Teenagers everywhere struggle with a gnawing question: Should I be a doctor or a dentist, a policeman or a pilot, a mathematician or a musician?
The lucky few seem to know the answer before they’re old enough to walk to school alone, but many spend years of trial and error after high school and still draw a blank. Now, Georgia education leaders think they may have what amounts to an answer key for this timeless riddle.
Startup company YouScience has tested its online career-path assessment system in Georgia high schools, and state officials have deemed it “promising” based on student reviews. On Thursday, the Georgia Board of Education approved a contract that will put the company’s product in every high school. The Georgia Department of Education and the Technical College System of Georgia will spend as much as $790,000 if all of the roughly half million high school students in the state decide to take the test.
“We hope it helps students realize what they have potential to do,” said Matt Arthur, deputy commissioner of TCSG, whose colleges often enroll older students in search of a career.
The test builds on research that dates back to at least World War II, when the U.S. military developed methods to determine whether recruits would be better at flying airplanes or fixing them.
Support for YouScience grew while its test was piloted at high schools around the state. Educators and industry leaders say too many youths meander after high school, either switching from major to major in college and perhaps never graduating, or working low-wage jobs before turning to a technical college for marketable skills.
“It’s going to be a tremendous tool to help students understand their aptitude and open up their universe to other opportunities,” said Mike Dunham, a leading spokesman for the state’s construction industry. The CEO of the Associated General Contractors of Georgia said four of his member companies felt so strongly about YouScience that in prior years they paid the cost of providing it to nearby schools. Contractors worry about where the next generation of workers will come from as baby boomers retire, and Dunham said too few youths recognize that they have an aptitude and interest in construction-related jobs, never considering the field.
The adoption of the test aligns with Lt. Gov. Casey Cagle’s push for pragmatism in public education. The GOP gubernatorial hopeful said schools must embrace “skills, free enterprise and industry” and that he’s “excited about the opportunities YouScience will offer our students as they align their talents with the industries of our future.”
Many tests measure aptitude, but YouScience CEO Philip Hardin said his approach is novel because it marries aptitude, which many consider to be a fixed attribute, with interests, which can change. He described it as a test to reveal “talent.” The former WebMD executive started YouScience after surveying the career-testing field and finding the products wanting.
His own daughter’s experience was affirmation for him. She was ambivalent about college until her test results revealed she had an engineer’s mind but a desire to help people. Among the test’s recommendations was a career in medicine, which, years later, she is now pursuing, though neither she nor her dad had previously considered that path for her.
The test matches results with a U.S. Department of Labor career database known as O*NET, which correlates jobs and skills. YouScience returns a variety of possible careers while also revealing strengths and weaknesses that may or may not fit each job. The aptitude portion works like a high-pressure game, with timed exercises that require participants to discern patterns or similarities between numbers, words or images. The interest portion requires self reporting: Are you usually the center of the party, and do you like to work with your hands?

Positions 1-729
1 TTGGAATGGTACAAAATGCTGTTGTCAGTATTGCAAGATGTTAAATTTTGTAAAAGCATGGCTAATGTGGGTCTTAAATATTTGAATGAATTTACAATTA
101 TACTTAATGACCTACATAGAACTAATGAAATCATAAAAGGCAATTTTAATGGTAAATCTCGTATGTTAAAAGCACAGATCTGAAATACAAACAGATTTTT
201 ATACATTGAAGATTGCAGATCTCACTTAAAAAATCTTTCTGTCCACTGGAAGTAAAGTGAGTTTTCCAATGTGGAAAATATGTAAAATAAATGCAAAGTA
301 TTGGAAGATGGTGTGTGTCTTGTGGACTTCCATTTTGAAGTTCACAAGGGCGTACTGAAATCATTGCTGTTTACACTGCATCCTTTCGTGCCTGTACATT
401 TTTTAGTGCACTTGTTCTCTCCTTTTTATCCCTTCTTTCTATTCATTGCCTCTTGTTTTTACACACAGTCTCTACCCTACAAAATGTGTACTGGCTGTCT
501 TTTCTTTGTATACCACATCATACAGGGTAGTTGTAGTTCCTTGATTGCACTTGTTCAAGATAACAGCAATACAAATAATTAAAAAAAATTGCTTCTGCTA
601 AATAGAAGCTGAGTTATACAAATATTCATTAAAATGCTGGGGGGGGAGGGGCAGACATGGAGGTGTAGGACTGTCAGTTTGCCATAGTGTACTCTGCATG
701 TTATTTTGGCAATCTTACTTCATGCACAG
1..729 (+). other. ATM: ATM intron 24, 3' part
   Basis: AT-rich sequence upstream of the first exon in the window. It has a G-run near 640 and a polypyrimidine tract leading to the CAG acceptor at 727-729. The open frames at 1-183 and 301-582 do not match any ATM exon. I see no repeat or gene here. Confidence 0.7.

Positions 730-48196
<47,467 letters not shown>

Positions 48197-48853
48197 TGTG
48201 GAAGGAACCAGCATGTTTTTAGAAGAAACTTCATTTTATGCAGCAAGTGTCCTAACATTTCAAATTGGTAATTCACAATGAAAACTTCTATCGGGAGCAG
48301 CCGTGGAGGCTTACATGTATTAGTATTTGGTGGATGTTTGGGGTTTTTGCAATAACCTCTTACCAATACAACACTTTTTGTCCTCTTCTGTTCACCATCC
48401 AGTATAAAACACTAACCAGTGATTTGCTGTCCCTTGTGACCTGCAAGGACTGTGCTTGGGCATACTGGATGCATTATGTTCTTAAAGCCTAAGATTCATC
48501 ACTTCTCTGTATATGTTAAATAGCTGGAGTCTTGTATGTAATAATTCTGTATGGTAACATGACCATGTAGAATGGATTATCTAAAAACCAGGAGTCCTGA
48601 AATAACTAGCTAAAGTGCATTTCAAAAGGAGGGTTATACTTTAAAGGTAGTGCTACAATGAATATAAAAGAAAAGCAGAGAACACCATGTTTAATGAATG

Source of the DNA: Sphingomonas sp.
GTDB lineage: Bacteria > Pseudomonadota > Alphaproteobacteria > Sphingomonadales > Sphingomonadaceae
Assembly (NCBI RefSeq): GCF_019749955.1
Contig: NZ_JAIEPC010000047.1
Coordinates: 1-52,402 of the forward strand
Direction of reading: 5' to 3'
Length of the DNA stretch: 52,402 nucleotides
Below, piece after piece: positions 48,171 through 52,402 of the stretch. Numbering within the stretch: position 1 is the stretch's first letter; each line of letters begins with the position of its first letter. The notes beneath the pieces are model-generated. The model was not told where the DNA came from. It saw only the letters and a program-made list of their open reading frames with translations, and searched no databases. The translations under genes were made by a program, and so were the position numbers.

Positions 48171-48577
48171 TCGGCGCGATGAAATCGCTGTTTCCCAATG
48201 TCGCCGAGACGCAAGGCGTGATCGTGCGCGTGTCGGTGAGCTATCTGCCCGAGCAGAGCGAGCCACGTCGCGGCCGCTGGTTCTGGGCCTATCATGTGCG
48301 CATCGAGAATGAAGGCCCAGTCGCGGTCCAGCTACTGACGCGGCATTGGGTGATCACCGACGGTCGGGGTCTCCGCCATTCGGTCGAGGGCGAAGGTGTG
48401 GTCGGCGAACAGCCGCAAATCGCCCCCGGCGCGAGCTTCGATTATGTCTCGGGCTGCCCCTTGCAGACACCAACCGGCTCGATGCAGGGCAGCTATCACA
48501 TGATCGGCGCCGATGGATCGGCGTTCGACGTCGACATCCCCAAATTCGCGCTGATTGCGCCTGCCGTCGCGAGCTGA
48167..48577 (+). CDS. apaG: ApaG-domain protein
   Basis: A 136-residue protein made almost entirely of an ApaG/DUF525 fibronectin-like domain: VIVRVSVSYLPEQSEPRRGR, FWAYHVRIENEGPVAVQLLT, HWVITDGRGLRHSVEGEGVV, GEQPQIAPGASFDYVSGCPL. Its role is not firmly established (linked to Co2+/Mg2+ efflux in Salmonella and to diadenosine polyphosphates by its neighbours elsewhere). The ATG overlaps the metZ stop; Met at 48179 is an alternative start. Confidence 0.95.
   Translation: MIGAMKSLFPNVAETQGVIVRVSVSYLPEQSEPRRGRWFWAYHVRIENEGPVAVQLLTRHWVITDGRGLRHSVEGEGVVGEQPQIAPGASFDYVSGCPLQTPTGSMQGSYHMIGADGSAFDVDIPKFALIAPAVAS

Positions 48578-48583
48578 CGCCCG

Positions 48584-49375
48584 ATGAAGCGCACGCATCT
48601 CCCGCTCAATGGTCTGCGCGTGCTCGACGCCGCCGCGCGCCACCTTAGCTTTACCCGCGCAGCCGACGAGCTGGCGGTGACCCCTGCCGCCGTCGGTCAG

Leigh Colburn, the former principal of Marietta High School, was an early champion of YouScience. She learned about it from a parent, then tested it with her own staff and other parents before giving it to students.
“We found it freakishly accurate,” said Colburn, now retired and running her own educational consulting firm (that is not associated with YouScience). “My own kids have taken it and I thought it was spot on.”
Besides career advice, she said, the test is useful for giving otherwise clueless teenagers some self-awareness. It reveals strengths, which can be encouraging, but also surfaces weakness, like “detailed paperwork may not be your thing,” she said. It also gives students adjectives to describe themselves, which could be useful in job interviews or in college application essays.
The Governor’s Office of Student Achievement released a report last summer that reviewed the performance of YouScience in 51 high schools. The students, especially girls and those from low-income households, “express relatively small, yet meaningful, attitudinal gains,” said the report, which was based on participant surveys.
Matthias Winsor, 19, was one of the first at Marietta High to take the test. He was a junior and already knew he wanted to study economics, which he is now doing at Flagler College in St. Augustine, Fla. He didn’t heed the test’s suggestion that he consider a career in medicine, but said he gained insights that made the test worthwhile.
He learned that he’s strong with long-term planning but not so good with the short term, for instance. It’s a warning he’s taken to heart, consciously focusing on scheduling. “Now that I’m in college,” he said,” that’s seriously very helpful to me.”
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